NASA missions continue to make progress, COVID-19 notwithstanding.
Yesterday we showed you the primary mirror on the James Webb Space Telescope as it will look in space. Today we have an updated view of the Perseverance rover, which is due to head for Mars in July or August.
In some of the last steps required prior to stacking the spacecraft components in the configuration they’ll be in atop the Atlas V rocket, the rover’s six flight wheels and parachute have been installed.
The wheels are re-engineered versions of what are on the Curiosity rover. Machined out of a block of flight-grade aluminium and equipped with titanium spokes, they are slightly larger in diameter but narrower, with skins that are almost a millimetre thicker.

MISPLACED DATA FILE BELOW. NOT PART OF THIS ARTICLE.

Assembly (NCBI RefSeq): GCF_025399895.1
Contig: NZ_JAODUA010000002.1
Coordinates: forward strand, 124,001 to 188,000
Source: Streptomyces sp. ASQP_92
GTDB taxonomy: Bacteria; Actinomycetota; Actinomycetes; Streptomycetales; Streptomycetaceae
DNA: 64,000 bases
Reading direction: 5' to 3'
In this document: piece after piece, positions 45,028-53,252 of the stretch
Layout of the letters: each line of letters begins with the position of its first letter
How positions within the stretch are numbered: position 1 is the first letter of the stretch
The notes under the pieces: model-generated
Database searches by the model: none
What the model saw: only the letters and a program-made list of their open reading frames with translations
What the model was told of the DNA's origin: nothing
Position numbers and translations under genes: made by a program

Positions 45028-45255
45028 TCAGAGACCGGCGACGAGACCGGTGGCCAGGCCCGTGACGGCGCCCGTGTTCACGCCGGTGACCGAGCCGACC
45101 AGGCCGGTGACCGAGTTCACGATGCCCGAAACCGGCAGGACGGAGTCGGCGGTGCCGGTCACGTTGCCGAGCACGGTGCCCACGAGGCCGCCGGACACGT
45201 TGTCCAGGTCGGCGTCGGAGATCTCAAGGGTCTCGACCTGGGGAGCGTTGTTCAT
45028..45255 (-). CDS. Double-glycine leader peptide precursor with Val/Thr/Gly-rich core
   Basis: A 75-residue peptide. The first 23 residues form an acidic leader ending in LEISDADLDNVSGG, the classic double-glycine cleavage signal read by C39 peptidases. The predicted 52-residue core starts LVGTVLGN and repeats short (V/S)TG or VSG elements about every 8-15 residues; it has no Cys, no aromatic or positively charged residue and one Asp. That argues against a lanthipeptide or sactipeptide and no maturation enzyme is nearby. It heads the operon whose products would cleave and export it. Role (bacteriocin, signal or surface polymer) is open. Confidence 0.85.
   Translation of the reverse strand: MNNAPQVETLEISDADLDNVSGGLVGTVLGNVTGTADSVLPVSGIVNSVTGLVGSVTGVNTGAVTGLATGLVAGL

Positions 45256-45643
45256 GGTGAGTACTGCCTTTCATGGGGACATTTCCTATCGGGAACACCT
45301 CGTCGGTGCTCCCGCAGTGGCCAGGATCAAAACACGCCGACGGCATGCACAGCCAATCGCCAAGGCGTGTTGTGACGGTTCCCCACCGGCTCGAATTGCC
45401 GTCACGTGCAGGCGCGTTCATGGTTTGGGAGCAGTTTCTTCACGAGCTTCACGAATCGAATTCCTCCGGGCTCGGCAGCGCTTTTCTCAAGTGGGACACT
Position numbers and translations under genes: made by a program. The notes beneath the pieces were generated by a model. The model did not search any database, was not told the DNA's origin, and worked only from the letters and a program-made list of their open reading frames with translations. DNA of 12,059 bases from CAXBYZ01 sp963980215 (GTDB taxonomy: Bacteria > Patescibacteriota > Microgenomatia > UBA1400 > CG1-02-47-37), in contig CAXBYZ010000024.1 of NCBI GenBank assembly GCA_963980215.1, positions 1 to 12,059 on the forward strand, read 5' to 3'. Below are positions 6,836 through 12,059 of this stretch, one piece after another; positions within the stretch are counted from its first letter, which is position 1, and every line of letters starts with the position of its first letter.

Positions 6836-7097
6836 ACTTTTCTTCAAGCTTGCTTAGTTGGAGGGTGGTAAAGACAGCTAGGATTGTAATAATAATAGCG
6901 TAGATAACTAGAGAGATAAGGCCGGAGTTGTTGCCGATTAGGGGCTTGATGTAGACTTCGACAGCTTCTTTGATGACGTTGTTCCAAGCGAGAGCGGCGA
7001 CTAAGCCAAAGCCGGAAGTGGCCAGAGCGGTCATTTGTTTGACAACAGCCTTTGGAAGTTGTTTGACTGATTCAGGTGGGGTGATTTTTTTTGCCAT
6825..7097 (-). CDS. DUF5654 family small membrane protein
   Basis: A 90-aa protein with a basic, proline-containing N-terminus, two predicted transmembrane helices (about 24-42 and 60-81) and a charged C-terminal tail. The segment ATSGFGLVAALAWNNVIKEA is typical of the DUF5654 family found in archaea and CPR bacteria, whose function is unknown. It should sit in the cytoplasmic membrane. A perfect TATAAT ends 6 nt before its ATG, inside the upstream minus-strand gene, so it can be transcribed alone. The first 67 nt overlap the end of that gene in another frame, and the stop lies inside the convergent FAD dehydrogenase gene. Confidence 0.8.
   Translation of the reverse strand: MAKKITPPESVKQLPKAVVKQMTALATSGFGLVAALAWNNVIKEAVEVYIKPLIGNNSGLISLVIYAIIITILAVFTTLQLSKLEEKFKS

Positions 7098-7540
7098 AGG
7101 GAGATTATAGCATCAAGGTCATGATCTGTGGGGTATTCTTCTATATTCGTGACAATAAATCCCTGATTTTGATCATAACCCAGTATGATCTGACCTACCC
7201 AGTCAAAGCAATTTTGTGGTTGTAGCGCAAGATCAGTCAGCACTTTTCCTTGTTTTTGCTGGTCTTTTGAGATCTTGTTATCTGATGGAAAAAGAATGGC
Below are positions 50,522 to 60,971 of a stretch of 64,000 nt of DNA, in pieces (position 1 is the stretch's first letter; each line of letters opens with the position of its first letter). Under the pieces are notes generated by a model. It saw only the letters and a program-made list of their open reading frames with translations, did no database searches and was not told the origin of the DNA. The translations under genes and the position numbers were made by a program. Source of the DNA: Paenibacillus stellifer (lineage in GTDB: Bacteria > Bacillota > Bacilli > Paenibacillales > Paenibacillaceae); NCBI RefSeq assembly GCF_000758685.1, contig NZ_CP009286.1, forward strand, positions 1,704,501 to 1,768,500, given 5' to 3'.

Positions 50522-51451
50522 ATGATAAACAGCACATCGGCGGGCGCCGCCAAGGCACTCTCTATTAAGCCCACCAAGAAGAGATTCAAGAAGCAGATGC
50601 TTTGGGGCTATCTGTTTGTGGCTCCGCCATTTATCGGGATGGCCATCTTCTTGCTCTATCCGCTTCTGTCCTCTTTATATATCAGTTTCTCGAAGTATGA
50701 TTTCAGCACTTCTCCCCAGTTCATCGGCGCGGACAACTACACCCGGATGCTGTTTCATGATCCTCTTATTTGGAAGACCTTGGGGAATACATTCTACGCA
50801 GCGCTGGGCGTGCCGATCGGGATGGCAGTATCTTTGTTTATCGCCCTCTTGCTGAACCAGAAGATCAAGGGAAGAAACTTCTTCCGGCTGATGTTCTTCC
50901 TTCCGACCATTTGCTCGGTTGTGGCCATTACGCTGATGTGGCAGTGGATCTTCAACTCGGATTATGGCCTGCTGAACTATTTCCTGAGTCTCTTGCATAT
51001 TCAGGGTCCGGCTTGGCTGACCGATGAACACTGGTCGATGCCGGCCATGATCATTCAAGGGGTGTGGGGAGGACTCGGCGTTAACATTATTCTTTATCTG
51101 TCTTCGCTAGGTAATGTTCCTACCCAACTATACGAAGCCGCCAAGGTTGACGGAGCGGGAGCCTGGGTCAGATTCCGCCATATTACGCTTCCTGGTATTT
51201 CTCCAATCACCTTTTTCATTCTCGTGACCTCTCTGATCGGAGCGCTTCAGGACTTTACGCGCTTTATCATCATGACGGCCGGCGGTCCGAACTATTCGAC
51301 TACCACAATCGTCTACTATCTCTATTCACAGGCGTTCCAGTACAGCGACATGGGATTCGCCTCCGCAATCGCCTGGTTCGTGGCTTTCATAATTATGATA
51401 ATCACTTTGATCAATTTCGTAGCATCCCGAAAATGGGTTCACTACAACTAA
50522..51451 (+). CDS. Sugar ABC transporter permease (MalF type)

They also feature new treads, or grousers, to provide more grip and better withstand pressure from sharp rocks. In place of Curiosity’s 24 chevron-pattern treads are 48 gently curved ones.
Perseverance is scheduled to land at Mars’ Jezero Crater on 18 February next year. It will search for signs of past microbial life, characterise the Red Planet’s climate and geology, and collect samples for future return to Earth.
Originally published by Cosmos as Persevering with preparations
Curated content from the editorial staff at Cosmos Magazine.
Read science facts, not fiction...
There’s never been a more important time to explain the facts, cherish evidence-based knowledge and to showcase the latest scientific, technological and engineering breakthroughs. Cosmos is published by The Royal Institution of Australia, a charity dedicated to connecting people with the world of science. Financial contributions, however big or small, help us provide access to trusted science information at a time when the world needs it most. Please support us by making a donation or purchasing a subscription today.